Feds Drop Probe of Orioles’ Hiring
BALTIMORE (AP) _ A U.S. Justice Department Justice investigation of the Baltimore Orioles found no evidence the team discriminated in its hiring practices.
Orioles owner Peter Angelos had been accused of refusing to sign Cuban defectors in order to maintain good relations with the government of Fidel Castro.
In a letter to Angelos released Thursday, John Trasvina, special counsel for immigration related unfair employment practices, informed the owner that the investigation had been closed.
``Our investigation has found no reasonable cause to believe that citizenship status discrimination has occurred,″ Trasvina wrote.
Angelos took the Orioles to Havana in 1999 to play the Cuban national team and arranged a reciprocal game in Baltimore.
The Washington Times reported in May of 2000 that Angelos was refusing to sign Cuban players in order to maintain a relationship with Castro. Angelos repeatedly denied the accusation.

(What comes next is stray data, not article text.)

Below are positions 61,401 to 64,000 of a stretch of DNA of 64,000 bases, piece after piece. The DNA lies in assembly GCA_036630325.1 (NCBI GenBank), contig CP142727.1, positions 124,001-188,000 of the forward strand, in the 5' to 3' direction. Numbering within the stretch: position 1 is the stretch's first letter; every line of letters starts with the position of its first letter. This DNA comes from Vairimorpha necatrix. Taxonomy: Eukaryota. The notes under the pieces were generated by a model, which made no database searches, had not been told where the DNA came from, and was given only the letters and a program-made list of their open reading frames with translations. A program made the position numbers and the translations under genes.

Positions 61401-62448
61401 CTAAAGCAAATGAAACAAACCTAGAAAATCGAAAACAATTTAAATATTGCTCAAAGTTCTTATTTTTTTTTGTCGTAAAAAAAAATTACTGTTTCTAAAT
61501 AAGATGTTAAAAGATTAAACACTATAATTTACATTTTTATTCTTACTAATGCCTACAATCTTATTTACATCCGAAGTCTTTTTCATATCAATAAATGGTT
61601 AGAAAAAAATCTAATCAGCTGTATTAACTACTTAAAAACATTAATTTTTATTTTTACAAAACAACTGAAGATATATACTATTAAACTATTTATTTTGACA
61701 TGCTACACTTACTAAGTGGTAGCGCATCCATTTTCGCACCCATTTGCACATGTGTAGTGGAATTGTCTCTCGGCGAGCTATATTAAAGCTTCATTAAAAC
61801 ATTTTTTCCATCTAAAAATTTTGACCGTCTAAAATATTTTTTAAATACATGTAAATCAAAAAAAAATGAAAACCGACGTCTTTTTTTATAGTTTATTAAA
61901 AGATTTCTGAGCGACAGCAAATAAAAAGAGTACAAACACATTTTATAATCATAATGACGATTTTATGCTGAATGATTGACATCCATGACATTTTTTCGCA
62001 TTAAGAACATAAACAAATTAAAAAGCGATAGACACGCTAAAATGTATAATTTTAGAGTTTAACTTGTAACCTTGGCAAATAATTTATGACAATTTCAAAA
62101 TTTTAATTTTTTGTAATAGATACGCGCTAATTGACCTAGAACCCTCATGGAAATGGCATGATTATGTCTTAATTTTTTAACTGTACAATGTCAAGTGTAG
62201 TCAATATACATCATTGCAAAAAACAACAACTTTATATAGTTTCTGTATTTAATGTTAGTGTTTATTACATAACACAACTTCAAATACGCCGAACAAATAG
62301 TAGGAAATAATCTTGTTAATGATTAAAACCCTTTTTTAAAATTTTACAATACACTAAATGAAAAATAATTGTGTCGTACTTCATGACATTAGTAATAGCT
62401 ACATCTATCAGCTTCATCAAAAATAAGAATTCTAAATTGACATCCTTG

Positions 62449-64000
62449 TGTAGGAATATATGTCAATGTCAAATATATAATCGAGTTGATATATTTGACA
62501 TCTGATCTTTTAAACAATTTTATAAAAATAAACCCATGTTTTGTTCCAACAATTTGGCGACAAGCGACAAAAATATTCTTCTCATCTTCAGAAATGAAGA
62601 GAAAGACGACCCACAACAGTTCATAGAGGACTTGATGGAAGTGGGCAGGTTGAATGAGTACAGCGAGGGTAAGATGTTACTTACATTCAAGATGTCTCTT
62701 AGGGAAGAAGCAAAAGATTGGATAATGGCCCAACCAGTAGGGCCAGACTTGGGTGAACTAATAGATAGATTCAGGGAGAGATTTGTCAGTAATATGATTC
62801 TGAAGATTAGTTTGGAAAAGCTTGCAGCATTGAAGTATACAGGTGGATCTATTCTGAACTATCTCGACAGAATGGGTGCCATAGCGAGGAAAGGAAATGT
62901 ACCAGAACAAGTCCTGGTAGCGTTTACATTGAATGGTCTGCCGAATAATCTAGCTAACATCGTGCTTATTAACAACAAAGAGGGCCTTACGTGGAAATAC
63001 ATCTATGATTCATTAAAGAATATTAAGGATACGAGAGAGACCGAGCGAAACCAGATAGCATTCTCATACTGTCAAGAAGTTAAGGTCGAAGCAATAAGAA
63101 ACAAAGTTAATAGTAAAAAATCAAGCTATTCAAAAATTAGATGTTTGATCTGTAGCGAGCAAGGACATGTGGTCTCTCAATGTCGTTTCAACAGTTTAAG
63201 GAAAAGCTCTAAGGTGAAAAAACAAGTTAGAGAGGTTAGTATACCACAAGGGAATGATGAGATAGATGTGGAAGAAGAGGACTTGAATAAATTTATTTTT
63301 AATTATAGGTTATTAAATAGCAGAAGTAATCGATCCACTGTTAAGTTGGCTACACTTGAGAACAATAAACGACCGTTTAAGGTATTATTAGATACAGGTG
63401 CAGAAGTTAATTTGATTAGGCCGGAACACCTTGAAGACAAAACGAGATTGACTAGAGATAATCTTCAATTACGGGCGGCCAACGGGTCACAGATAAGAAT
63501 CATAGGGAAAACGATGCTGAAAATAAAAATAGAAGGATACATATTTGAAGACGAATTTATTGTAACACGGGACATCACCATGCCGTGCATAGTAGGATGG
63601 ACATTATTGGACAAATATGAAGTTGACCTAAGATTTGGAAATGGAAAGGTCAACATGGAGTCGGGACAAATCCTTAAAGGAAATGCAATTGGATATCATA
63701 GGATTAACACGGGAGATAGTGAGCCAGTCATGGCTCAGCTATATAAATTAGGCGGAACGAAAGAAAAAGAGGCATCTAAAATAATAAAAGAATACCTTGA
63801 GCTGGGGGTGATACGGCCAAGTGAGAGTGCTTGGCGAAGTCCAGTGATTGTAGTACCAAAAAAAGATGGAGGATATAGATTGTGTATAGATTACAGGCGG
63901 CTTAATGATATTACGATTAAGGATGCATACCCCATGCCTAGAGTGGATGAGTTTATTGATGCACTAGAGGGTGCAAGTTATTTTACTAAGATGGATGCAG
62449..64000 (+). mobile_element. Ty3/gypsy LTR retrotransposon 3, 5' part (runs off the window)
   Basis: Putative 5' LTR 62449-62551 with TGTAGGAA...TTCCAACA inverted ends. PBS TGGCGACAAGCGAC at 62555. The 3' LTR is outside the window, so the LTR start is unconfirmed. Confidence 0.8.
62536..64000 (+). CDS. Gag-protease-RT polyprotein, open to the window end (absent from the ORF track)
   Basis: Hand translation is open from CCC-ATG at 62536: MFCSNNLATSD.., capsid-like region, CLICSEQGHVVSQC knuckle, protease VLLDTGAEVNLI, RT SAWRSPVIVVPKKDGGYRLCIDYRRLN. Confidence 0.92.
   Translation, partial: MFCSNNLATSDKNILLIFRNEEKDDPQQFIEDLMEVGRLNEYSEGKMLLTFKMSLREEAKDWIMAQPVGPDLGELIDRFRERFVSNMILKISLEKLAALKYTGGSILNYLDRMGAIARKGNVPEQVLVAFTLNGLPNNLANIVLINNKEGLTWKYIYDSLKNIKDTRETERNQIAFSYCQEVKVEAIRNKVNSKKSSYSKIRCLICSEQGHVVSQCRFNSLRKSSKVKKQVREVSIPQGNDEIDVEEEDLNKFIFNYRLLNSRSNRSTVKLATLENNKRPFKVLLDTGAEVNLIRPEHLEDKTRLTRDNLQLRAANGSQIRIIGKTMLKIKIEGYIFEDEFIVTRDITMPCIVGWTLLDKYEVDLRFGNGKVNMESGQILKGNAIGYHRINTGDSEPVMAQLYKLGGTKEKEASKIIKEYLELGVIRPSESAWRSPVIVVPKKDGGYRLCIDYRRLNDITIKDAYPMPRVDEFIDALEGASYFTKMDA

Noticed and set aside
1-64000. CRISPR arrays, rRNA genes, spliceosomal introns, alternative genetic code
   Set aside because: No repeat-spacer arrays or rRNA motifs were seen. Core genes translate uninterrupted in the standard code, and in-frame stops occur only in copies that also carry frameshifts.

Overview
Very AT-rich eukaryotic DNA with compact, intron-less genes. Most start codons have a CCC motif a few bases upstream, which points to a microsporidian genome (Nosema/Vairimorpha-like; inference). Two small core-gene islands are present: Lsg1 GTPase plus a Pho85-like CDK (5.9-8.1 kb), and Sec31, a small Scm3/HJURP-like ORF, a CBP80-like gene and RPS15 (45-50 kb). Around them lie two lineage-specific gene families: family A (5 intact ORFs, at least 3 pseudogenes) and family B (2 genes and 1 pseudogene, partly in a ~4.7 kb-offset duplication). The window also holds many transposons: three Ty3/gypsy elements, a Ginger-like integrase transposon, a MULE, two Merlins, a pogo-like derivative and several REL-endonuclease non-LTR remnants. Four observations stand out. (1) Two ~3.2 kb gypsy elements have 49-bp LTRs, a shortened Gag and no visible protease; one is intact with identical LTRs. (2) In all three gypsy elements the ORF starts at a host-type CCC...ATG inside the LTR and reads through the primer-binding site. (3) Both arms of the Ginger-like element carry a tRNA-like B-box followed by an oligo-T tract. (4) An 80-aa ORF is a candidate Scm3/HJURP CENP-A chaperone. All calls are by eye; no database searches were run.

U.S. Sen. Jesse Helms requested the Justice Department investigation and a similar probe by the U.S. Equal Employment Opportunity Commission, which also found no evidence of discrimination by the Orioles.
``My interest, of course, is a sympathetic one for Cubans who manage to flee the repressive regime of Fidel Castro,″ Helms wrote in his letter to the EEOC.
Joe Kehoskie, an agent who has represented 11 Cuban defectors, said Thursday that numbers indicate a Cuban boycott by the Orioles.
``There have been between 50 and 55 Cuban defectors over the last ten years,″ Kehoskie said. ``It’s rather strange to me that the Orioles haven’t signed any of them.
``My phone has never rung from the Baltimore Orioles,″ he continued. ``They’ve never called, not an inquiry, not an e-mail, not a fax. They’ve never sent a scout for one of my Cuban players.″
Angelos said in a statement that ``the Orioles have been scrupulous in our signing of ballplayers, and we will continue to search out the best talent, no matter what a player’s origins may be.″